Boris Johnson took office as British prime minister on Wednesday after an audience with Queen Elizabeth, a moment that put an avowed Brexiteer in control of Britain’s exit from the European Union for the first time since the shock 2016 referendum.
Johnson enters Downing Street at one of the most perilous junctures in post-World War Two British history – the United Kingdom is divided over its divorce from the EU and weakened by the three-year political crisis that has gripped it since that referendum.
One of Britain’s most prominent Brexit campaigners, Johnson has repeatedly pledged to leave the European Union by Oct. 31 – “do or die” – and to inject a new optimism and energy into the divorce, which he argues will bring a host of opportunities.
But his Brexit strategy sets the United Kingdom up for a showdown with the European Union and thrusts it towards a potential constitutional crisis, or an election, at home.
“We are going to get Brexit done on Oct. 31 and we are going to take advantage of all the opportunities it will bring in a new spirit of can do,” Johnson, 55, said on Tuesday after he was elected by Conservative Party members.
To implement Brexit, Johnson will appoint Dominic Cummings, the campaign director of the official Brexit Vote Leave campaign, as a senior adviser in Downing Street.
Wednesday’s events combined arcane British political choreography with the realpolitik of appointing a new government – likely to be heavy on Brexit supporters.
Prime Minister Theresa May left Downing Street after a three-year premiership that was marred by crises over Brexit. She formally tendered her resignation to Queen Elizabeth.
May appeared to be fighting back tears as she was applauded out of the House of Commons chamber. Her finance minister, Philip Hammond, resigned.
Johnson had a possible foretaste of turmoil ahead when, as he drove to his audience with the queen, Greenpeace protesters tried – but failed – to block the path of his car as his chauffeur drove around them.
The queen requested he form an administration. His formal title is now “Prime Minister and First Lord of the Treasury”.
‘Prime Minister Johnson’ – a man known for his ambition, mop of blonde hair, flowery oratory and a cursory command of detail – must solve a series of riddles if he is to succeed where May failed.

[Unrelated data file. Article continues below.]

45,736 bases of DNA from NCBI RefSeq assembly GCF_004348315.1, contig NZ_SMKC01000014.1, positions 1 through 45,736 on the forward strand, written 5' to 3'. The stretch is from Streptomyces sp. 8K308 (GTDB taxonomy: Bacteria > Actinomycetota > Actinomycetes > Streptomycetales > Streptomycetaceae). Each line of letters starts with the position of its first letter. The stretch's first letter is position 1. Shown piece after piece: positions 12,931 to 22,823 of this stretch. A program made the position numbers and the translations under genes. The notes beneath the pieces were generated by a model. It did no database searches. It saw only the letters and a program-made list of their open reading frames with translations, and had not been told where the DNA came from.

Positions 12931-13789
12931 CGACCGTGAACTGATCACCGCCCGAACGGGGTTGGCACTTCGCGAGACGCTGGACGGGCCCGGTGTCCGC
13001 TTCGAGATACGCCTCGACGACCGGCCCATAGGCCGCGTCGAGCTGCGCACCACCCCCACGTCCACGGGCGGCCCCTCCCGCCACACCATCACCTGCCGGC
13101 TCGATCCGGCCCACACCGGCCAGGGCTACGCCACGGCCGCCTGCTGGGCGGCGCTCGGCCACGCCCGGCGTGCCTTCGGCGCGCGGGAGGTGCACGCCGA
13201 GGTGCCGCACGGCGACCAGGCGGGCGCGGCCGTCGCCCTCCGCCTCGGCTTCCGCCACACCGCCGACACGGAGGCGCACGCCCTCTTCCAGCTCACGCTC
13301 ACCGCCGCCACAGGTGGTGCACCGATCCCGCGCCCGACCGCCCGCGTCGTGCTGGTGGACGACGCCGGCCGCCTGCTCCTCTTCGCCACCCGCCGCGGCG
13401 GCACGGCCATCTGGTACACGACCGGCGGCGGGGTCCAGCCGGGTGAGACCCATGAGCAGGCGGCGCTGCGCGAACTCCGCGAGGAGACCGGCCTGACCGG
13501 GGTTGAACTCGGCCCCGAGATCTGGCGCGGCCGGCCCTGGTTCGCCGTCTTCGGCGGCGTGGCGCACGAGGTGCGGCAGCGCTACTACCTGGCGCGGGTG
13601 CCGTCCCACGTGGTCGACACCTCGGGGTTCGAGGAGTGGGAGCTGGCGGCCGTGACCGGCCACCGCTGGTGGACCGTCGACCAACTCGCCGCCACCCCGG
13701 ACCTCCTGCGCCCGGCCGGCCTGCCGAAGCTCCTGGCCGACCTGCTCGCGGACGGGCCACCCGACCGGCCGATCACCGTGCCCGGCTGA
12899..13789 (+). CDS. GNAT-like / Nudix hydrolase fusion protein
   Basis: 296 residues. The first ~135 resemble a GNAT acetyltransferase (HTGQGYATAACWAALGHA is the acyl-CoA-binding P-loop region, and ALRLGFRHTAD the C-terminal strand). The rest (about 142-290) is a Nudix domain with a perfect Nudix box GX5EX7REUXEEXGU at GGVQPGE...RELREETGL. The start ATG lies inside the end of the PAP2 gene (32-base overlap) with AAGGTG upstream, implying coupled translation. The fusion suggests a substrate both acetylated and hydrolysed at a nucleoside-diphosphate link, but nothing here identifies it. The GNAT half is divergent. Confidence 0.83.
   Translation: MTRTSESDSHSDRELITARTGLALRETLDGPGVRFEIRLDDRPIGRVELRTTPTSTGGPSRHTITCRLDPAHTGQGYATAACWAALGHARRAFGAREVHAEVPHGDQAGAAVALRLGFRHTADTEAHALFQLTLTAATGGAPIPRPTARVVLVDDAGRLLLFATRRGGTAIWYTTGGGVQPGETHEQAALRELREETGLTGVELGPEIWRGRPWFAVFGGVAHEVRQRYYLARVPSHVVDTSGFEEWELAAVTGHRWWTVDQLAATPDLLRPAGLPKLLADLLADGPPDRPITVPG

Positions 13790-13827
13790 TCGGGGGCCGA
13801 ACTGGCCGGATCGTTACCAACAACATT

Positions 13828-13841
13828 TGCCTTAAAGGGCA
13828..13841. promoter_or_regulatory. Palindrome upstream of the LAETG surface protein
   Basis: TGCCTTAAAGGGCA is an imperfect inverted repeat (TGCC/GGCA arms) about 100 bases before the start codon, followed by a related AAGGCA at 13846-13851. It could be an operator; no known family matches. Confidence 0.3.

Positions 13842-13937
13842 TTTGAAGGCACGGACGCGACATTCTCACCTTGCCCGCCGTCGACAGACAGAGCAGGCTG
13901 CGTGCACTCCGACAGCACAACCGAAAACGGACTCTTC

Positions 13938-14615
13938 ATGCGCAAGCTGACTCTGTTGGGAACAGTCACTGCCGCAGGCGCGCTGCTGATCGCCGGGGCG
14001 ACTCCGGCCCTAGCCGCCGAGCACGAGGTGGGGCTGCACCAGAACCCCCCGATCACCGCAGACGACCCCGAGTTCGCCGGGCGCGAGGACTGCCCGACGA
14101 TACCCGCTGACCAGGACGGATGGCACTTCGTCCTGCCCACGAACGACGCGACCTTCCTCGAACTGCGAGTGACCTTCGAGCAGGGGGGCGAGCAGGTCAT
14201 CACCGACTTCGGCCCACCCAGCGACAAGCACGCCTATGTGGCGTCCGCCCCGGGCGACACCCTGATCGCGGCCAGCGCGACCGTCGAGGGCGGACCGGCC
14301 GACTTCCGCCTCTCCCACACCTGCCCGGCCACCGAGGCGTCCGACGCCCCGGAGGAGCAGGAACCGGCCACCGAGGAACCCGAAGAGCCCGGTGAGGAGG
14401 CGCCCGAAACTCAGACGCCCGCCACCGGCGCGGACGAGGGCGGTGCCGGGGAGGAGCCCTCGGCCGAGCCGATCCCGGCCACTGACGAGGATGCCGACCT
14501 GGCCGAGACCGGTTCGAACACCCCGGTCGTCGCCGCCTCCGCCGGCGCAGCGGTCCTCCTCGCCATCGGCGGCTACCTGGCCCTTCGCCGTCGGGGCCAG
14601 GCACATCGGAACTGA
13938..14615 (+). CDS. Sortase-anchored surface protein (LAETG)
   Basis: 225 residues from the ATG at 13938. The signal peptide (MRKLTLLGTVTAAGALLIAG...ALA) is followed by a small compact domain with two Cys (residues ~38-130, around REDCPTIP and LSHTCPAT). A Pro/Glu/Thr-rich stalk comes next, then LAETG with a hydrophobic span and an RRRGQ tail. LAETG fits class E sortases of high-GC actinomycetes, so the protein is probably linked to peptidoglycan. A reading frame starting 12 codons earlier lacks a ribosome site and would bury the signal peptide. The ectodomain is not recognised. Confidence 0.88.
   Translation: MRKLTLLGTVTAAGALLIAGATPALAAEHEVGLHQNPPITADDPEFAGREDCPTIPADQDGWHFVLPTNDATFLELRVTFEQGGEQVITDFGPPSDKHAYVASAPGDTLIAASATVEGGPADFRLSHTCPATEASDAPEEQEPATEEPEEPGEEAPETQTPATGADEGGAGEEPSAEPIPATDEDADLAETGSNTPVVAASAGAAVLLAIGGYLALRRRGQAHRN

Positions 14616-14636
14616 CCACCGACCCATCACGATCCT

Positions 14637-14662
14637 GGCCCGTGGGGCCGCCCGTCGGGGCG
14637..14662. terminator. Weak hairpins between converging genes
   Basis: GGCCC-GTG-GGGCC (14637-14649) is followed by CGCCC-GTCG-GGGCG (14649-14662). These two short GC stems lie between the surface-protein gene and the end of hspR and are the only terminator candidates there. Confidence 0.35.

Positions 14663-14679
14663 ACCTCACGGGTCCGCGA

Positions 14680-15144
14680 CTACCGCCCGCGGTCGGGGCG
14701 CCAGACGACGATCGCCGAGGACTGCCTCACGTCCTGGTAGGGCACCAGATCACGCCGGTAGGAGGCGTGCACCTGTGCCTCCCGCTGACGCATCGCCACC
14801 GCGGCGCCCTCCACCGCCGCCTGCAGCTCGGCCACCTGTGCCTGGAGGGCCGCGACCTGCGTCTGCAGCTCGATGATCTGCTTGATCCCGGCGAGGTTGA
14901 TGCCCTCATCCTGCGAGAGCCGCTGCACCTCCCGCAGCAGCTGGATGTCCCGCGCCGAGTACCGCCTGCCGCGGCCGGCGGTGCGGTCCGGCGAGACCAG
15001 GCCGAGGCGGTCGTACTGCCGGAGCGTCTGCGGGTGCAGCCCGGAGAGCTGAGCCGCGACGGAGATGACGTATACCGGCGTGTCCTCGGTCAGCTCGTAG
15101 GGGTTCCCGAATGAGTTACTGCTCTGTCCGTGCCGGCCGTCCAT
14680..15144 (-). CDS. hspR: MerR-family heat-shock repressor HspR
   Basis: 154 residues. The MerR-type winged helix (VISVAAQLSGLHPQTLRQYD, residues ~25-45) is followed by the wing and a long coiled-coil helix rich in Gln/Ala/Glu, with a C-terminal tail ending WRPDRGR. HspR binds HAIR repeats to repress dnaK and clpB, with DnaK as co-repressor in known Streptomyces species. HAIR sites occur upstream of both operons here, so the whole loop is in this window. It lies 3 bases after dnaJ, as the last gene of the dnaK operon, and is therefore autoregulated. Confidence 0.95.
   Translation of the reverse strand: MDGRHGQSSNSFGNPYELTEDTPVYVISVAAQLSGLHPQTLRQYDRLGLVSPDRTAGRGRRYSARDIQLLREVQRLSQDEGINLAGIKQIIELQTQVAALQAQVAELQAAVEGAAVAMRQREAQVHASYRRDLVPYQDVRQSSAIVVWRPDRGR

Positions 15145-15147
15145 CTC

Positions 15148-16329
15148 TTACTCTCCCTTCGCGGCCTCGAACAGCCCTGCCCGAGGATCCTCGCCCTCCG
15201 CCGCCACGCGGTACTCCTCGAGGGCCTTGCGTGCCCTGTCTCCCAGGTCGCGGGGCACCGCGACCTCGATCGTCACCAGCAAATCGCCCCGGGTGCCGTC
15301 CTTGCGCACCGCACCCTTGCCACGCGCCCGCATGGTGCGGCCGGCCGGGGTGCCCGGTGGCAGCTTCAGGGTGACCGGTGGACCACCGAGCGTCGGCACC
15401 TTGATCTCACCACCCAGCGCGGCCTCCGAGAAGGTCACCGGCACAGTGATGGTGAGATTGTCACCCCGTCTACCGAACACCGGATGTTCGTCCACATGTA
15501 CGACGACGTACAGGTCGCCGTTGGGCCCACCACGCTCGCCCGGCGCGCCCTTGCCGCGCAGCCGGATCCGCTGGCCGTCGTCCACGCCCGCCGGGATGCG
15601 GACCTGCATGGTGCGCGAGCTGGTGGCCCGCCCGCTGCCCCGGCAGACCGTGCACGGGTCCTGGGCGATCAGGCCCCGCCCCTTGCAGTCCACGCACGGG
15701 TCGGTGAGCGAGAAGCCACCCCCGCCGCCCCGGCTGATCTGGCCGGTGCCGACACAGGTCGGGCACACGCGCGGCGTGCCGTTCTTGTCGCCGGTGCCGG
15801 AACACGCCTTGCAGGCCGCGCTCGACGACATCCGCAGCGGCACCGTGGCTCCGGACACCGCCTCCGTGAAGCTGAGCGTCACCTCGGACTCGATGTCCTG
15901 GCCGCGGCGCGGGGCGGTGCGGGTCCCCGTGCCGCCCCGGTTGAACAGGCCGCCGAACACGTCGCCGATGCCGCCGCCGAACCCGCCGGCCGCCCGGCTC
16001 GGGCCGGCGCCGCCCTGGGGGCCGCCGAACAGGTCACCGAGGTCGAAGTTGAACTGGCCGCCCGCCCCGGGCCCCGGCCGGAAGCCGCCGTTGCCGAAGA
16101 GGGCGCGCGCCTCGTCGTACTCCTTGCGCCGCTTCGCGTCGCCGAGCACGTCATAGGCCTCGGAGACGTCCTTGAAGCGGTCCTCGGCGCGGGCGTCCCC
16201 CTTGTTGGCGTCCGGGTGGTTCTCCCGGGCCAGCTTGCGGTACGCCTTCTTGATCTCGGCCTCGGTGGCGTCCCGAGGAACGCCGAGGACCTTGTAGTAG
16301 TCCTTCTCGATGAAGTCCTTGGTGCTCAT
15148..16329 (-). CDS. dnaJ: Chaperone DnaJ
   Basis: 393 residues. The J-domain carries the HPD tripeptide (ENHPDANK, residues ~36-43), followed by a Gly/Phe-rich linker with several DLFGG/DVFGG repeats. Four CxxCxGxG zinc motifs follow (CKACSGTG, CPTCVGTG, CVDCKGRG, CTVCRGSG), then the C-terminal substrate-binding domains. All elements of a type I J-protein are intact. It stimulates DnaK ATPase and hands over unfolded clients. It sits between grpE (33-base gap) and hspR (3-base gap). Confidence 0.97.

The 2016 Brexit referendum showed a United Kingdom divided about much more than the European Union, and has fuelled soul-searching about everything from secession and immigration to capitalism, empire and modern Britishness.
The pound is weak, the economy at risk of recession, allies are in despair at the Brexit crisis and foes are testing Britain’s vulnerability.
His party has no majority in Parliament, so the Conservatives only govern with the support of 10 lawmakers from the Brexit-backing Democratic Unionist Party in Northern Ireland.
While Johnson said he does not want an early election, some lawmakers have vowed to thwart any attempt to leave the EU without a divorce deal. Brexit Party leader Nigel Farage said he was open to an electoral pact with Johnson.
Investors are braced to see who will be handed the top jobs such as finance minister, foreign secretary and Brexit minister.
The appointment of Cummings, known for his campaign skills but also for a combative style that challenges the consensus, indicates Johnson is serious about going in hard on Brexit and wants a first-class political campaigner close.
Cummings, who graduated with a top degree from Oxford, says Britain’s political system is broken and Brexit negotiations have been botched by officials and politicians who have thwarted the will of the people.
Interior minister Sajid Javid is widely tipped to stay in a top job – possibly as finance minister – and was spotted flanking Johnson as he arrived before lawmakers.
There is talk that Johnson will appoint career diplomat David Frost as European Union sherpa and adviser on Europe.
A record number of ethnic minority politicians are expected to serve as ministers including Priti Patel, the former aid minister who resigned in 2017 over undisclosed meetings with Israeli officials, and employment minister Alok Sharma.
Foreign Secretary Jeremy Hunt, Johnson’s rival for the leadership, was offered the job of defence minister, but turned it down, Sky reported.
Johnson has pledged to negotiate a new Brexit deal with the EU before Oct. 31 but if the bloc refuses, he has promised to leave without a deal on Halloween.
That, many investors warn, would send shock waves through the world economy and tip the world’s fifth largest economy into recession or even chaos.
Brexit without a divorce deal would roil financial markets and, some bankers warn, weaken London’s position as the pre-eminent international financial centre.
Brexit supporters say those fears are overblown and the United Kingdom will thrive if cut loose from the European project, which they cast as a German-dominated bloc that is falling far behind its global competitors such as the United States and China.
“If he really wants a no-deal, he will get it. We will never push an EU member out but we can’t stop him. More likely, his own Parliament would,” one EU diplomat said.